Dave_RalliSpec
Scooby Newbie
 
Member#: 45702
Join Date: Oct 2003
Default

Quote:
Originally Posted by jhargis View Post
Out of curiosity, in which direction did you orient the strain gauges and at which spots (this is quite important)?
Well to be honest, I was more a sponsor and facilitator of this project than anything. One of the students is a good friend of mine and also was an original founder of RalliSpec together with his brother and myself. He left the business and went back to school to finish his degree (now works for Lockheed). I supplied the transmission and helped build the test rig and gave some input. But he and his partners took responsibility for deciding how to perform the actual tests. It was their project after all. If I recall correctly there were at least 4 strain gauge locations if not more. I know that one or two were located across the seam between the case halves. I am half guessing on the actual measurements and I don't know whether they looked at the cumulative measurements to estimate how much torsional twist there was. But I did discuss it with them afterwards and at the time there was rampant speculation about case flex and all that so they were expecting something substantial and they told me it was barely measurable and that they did not feel case distortion was a major contributor to the failures. They were pretty shocked by the severity of the main shaft deflection, though.

Improving the hardware...especially the 10mm dia. becauase of their location...is definitely a small but worthwhile incremental upgrade. I had considered at one time having ARP make a bolt set but decided the cost to benefit ratio probably wouldn't be worth it. However, if I were building a cost-no-object 5-speed for someone I would definitely put the idea out there for the customer. Most times people willing to spend big bucks on transmission upgrades are simply going to step up to a 6-speed. To really take advantage of a high tensile bolt set, though, I suspect that re-line boring the bearing saddles would be necessary if you increased the torque values by any significant margin. Similar to the problems associated with the ARP block bolt set that really requires line boring the mains back to spec.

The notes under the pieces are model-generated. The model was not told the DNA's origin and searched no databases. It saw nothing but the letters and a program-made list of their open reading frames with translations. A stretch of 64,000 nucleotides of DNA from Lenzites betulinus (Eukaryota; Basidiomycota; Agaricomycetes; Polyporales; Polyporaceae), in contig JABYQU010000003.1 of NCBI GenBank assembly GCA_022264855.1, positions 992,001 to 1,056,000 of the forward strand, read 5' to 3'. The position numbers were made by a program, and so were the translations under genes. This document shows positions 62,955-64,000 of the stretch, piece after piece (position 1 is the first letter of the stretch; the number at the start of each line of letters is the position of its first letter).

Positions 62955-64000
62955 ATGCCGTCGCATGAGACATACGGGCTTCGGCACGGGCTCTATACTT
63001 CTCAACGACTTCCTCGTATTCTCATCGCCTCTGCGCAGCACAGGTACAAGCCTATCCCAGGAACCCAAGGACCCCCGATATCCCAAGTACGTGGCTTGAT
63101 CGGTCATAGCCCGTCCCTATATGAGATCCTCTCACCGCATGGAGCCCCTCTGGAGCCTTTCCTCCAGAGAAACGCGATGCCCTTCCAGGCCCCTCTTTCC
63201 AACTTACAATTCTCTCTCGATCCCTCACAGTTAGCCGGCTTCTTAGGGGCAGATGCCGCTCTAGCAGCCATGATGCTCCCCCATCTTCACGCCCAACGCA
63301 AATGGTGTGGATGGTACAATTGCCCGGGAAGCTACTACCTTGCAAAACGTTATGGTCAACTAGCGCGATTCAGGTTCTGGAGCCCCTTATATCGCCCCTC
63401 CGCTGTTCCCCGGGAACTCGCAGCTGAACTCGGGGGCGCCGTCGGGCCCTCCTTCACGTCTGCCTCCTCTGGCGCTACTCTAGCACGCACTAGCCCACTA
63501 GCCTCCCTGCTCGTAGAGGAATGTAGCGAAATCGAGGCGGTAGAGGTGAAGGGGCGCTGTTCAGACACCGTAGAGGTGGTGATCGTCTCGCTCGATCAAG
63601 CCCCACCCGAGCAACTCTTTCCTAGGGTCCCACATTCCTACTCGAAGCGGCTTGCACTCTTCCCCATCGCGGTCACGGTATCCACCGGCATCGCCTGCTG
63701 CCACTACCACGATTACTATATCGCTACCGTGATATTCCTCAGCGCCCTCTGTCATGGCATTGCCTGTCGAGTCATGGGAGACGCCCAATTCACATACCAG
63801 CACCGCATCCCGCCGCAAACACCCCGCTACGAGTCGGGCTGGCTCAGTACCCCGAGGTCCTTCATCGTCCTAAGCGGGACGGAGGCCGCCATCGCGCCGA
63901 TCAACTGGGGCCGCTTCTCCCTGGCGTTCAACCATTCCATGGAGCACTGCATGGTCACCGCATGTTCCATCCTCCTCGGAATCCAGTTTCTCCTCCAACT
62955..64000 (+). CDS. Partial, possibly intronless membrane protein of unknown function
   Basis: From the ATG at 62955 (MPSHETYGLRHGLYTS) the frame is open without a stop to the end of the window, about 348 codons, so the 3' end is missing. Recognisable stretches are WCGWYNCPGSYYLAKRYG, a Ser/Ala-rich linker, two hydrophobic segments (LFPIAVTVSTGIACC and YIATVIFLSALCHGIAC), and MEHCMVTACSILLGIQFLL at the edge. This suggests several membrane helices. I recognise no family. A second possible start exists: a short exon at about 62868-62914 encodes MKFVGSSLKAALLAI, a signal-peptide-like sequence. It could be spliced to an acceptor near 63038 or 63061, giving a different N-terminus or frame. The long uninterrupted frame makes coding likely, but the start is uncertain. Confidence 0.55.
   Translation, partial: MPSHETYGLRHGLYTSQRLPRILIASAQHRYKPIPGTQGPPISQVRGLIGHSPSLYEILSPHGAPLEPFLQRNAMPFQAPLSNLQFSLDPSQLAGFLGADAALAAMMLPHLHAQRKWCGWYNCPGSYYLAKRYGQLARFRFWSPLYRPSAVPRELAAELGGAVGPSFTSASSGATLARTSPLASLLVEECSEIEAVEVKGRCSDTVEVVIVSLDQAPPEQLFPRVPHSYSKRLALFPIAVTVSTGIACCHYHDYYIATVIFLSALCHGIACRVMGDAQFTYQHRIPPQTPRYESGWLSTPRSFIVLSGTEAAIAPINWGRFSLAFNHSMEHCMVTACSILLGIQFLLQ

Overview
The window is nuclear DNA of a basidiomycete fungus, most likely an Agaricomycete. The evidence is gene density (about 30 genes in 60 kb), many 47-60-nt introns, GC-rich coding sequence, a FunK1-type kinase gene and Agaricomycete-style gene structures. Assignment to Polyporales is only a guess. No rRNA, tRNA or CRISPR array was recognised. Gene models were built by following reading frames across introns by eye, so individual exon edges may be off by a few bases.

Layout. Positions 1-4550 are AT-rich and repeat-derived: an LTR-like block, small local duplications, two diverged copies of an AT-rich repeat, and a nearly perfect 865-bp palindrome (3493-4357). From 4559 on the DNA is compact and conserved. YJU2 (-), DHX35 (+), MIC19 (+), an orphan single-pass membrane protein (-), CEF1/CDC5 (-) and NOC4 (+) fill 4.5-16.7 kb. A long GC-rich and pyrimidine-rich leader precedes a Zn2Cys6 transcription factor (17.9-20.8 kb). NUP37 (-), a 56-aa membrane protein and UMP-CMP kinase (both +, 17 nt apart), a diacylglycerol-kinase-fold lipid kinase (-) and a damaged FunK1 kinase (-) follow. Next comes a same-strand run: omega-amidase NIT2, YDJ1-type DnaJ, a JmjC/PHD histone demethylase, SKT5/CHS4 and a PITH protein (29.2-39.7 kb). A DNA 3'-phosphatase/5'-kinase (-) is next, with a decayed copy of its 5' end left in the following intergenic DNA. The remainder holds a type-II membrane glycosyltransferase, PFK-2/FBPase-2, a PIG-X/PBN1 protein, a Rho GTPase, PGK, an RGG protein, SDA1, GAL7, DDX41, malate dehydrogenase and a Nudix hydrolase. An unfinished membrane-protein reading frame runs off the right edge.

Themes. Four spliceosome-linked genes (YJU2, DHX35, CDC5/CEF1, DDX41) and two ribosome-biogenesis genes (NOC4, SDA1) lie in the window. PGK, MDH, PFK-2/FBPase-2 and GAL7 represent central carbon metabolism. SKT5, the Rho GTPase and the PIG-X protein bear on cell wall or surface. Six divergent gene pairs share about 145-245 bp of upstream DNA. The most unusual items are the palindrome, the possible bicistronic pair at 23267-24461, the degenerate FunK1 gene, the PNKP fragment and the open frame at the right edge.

Dave_RalliSpec is offline   Reply With Quote
Old 01-19-2009, 11:22 PM   #247
jhargis
Scooby Specialist
 
Member#: 110304
Join Date: Mar 2006
Location: Crestline, CA
Vehicle:
2004 Volvo S60R
No more Subie

Default

Quote:
Originally Posted by Dave_RalliSpec View Post
Well to be honest, I was more a sponsor and facilitator of this project than anything. One of the students is a good friend of mine and also was an original founder of RalliSpec together with his brother and myself. He left the business and went back to school to finish his degree (now works for Lockheed). I supplied the transmission and helped build the test rig and gave some input. But he and his partners took responsibility for deciding how to perform the actual tests. It was their project after all. If I recall correctly there were at least 4 strain gauge locations if not more. I know that one or two were located across the seam between the case halves. I am half guessing on the actual measurements and I don't know whether they looked at the cumulative measurements to estimate how much torsional twist there was. But I did discuss it with them afterwards and at the time there was rampant speculation about case flex and all that so they were expecting something substantial and they told me it was barely measurable and that they did not feel case distortion was a major contributor to the failures. They were pretty shocked by the severity of the main shaft deflection, though.

Improving the hardware...especially the 10mm dia. becauase of their location...is definitely a small but worthwhile incremental upgrade. I had considered at one time having ARP make a bolt set but decided the cost to benefit ratio probably wouldn't be worth it. However, if I were building a cost-no-object 5-speed for someone I would definitely put the idea out there for the customer. Most times people willing to spend big bucks on transmission upgrades are simply going to step up to a 6-speed. To really take advantage of a high tensile bolt set, though, I suspect that re-line boring the bearing saddles would be necessary if you increased the torque values by any significant margin. Similar to the problems associated with the ARP block bolt set that really requires line boring the mains back to spec.